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Edinburgh, 28 Beaverbank Place, Charles Laing And Sons Ltd

Brass Foundry (Period Unassigned), Iron Foundry (19th Century)-(20th Century), Tannery (Period Unassigned)

Site Name Edinburgh, 28 Beaverbank Place, Charles Laing And Sons Ltd

Classification Brass Foundry (Period Unassigned), Iron Foundry (19th Century)-(20th Century), Tannery (Period Unassigned)

Canmore ID 319610

Site Number NT27NE 1673

NGR NT 25532 75285

Datum OSGB36 - NGR


Ordnance Survey licence number 100057073. All rights reserved.
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Administrative Areas

  • Council Edinburgh, City Of
  • Parish Edinburgh (Edinburgh, City Of)
  • Former Region Lothian
  • Former District City Of Edinburgh
  • Former County Midlothian


Note (2 October 2012)

Charles Laing and Sons Ltd specialise in conservation ironwork and brass founding. Laing's is housed in a former skin works or tannery and has been a brass and iron foundry since 1942. From about 1920, and until 1942, the company was located at a different site to the west of the present works.

The original tannery buildings are in evidence and are now used as the furnace room, mould making and casting area, cast dressing (or finishing) area and core making area. Later additions to the original tannery from the 1940s are also clearly visible on the south and to the north. These are used as pattern stores and mould box making up areas for smaller castings. A lade runs along the north boundary of the works.

Information from RCAHMS (MMD) and Andrew Laing (present owner of Charles Laing and Sons Ltd and grandson of founder of the company), 2 October 2012

Photographic Survey (August 2014)

A photographic survey was carried out at Charles Laing and Sons Ltd as it is the only green sand foundry left in Scotland.

Information from Mr Andrew Laing, owner of Charles Laing and Sons Ltd, August 2014.

Excavation (7 March 2018 - 26 July 2018)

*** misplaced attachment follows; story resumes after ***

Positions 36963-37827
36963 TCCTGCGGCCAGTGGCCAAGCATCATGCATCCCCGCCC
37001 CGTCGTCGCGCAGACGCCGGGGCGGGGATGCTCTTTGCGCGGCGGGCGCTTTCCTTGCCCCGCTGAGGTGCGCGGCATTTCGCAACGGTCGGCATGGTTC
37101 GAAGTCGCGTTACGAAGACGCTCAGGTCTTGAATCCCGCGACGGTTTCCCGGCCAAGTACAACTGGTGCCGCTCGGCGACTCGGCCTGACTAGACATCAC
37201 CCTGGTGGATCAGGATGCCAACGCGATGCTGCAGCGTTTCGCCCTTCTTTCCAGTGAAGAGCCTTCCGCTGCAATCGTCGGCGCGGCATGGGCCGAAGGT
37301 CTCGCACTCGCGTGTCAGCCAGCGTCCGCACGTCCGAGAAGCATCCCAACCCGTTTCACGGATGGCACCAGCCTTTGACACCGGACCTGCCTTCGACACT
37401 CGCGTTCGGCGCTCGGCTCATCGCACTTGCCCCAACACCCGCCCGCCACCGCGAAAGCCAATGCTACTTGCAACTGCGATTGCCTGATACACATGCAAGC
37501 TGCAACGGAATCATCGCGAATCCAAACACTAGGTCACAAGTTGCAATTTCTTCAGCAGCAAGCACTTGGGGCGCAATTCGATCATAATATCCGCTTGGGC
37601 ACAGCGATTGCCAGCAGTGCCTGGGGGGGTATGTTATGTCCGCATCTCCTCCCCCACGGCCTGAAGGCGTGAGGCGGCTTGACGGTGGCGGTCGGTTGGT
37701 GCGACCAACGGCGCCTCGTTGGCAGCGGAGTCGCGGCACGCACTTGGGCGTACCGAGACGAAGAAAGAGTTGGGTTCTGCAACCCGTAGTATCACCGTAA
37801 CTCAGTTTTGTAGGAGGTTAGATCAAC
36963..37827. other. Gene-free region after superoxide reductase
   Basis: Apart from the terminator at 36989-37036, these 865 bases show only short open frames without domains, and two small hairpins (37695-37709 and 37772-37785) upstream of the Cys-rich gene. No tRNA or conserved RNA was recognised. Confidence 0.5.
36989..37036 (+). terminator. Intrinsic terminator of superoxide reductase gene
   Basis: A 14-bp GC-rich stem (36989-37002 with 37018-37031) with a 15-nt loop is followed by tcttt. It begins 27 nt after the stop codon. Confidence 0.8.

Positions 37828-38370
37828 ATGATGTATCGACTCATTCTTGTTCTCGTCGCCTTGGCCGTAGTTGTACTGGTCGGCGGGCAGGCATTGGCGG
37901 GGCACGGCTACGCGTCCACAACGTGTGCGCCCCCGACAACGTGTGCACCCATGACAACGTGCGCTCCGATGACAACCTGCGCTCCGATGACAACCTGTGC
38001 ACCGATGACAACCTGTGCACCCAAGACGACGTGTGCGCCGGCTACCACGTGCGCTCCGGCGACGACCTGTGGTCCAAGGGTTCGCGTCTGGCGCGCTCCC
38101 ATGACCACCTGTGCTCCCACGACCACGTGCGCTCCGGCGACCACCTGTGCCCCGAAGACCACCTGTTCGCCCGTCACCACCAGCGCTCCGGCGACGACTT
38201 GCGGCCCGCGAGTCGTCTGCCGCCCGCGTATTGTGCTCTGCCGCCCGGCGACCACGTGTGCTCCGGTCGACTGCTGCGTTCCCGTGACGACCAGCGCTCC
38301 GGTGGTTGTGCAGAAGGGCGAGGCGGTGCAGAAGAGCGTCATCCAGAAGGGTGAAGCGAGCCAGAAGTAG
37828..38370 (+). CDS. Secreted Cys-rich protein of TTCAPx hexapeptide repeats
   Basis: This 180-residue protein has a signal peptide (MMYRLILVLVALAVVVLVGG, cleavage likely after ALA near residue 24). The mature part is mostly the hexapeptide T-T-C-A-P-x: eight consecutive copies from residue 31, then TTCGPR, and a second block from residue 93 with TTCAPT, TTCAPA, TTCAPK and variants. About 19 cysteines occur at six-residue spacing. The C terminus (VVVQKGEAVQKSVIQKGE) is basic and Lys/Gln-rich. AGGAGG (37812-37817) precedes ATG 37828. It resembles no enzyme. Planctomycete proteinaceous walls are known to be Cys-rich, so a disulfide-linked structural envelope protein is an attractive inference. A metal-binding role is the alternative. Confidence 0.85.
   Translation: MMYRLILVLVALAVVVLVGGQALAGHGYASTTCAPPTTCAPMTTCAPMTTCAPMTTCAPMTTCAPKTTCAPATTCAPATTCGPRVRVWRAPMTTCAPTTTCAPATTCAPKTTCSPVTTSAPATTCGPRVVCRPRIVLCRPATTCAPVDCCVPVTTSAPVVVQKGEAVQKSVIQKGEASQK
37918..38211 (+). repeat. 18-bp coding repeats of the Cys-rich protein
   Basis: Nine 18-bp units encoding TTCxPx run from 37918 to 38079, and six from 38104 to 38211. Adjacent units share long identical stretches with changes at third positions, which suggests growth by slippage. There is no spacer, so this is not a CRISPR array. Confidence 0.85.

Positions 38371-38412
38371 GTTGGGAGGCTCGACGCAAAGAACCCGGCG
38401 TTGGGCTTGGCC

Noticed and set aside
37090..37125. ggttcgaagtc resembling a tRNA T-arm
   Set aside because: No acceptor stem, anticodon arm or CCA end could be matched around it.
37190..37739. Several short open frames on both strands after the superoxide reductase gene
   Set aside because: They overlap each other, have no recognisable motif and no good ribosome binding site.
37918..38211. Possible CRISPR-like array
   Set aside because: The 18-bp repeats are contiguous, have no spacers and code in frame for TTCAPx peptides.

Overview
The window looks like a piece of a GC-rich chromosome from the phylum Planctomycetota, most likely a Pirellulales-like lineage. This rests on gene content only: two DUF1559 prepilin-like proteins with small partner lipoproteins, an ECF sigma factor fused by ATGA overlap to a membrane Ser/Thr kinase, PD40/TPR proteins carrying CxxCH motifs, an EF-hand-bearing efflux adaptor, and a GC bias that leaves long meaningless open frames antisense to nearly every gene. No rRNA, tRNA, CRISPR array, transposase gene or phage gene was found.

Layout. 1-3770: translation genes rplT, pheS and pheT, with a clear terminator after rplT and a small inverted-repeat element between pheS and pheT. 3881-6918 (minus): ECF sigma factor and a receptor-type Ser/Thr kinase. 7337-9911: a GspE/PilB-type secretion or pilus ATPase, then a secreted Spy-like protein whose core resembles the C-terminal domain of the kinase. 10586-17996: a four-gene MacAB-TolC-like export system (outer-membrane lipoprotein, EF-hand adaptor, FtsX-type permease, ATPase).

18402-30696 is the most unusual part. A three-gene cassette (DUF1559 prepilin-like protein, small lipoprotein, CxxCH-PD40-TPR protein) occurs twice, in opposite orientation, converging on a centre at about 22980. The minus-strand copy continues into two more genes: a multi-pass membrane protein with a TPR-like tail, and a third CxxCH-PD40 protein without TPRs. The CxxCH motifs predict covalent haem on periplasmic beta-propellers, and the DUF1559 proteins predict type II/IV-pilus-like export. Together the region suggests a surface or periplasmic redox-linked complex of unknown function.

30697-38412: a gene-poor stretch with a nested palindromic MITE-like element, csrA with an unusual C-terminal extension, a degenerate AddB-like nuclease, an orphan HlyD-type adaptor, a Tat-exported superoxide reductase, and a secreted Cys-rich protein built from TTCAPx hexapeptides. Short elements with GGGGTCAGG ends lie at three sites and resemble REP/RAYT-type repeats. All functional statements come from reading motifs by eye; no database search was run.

NT 2551 7524 A 10% trial trenching evaluation was undertaken, 8 – 14 March 2018, in advance of a proposed development to the E side of Beaverbank Place. A total of six 16m long trenches were excavated. Upstanding remains, the majority of which relate to buildings shown on the 1877 and 1896 OS maps, were recorded in all six trenches. The most prominent features were a series of brick-built pits recorded in two trenches. These included brick walls and floors, which were interpreted as tanning pits associated with the 19th-century tannery. Additional pits were also observed beyond the limits of the trenches. A limited number of brick walls relating to the tannery were also recorded in the S half of the site. Walls associated with later phases of expansion and alteration to the site were recorded in the N half of the development area.

Archive: NRHE

Funder: CCG (Scotland) Ltd

Donald Wilson – Headland Archaeology Ltd

(Source: DES Vol 19)

OASIS ID: headland1-312319

Excavation (2019)

NT 2553 7523 Following an evaluation in 2018, which revealed tanning pits from a 19th century tannery, an excavation took place prior to development.

The excavation was carried out in two parts and the two areas reflected the differing histories of the site. The N area largely contained features associated with buildings depicted on maps from 1877 onwards. The early buildings were cleared from the area around 1910 and a garage was built on this part of the site by the 1930s. These buildings were not demolished until recently.

The S area was dominated by the tannery built during the third quarter of the 19th century. It comprised around 100 tanning pits. There was some evidence of minor alterations to the pits over time and some later pits to the south had improved designs with drains built into the base of the pits. The tannery went out of use and was converted into a cooperage in the late 1930s or early 1940s.

An earlier stone-lined rectangular pit was uncovered below the tannery at the south end of the site. Although it is of unknown date, its fill contained 19th century pot sherds and it is thought to be related to Logie Mill located nearby.

Archive: NHRE (intended)

Funder: CCG (Scotland) Ltd

Don Wilson and Magnar Dalland – Headland Archaeology

(Source: DES Vol 20)


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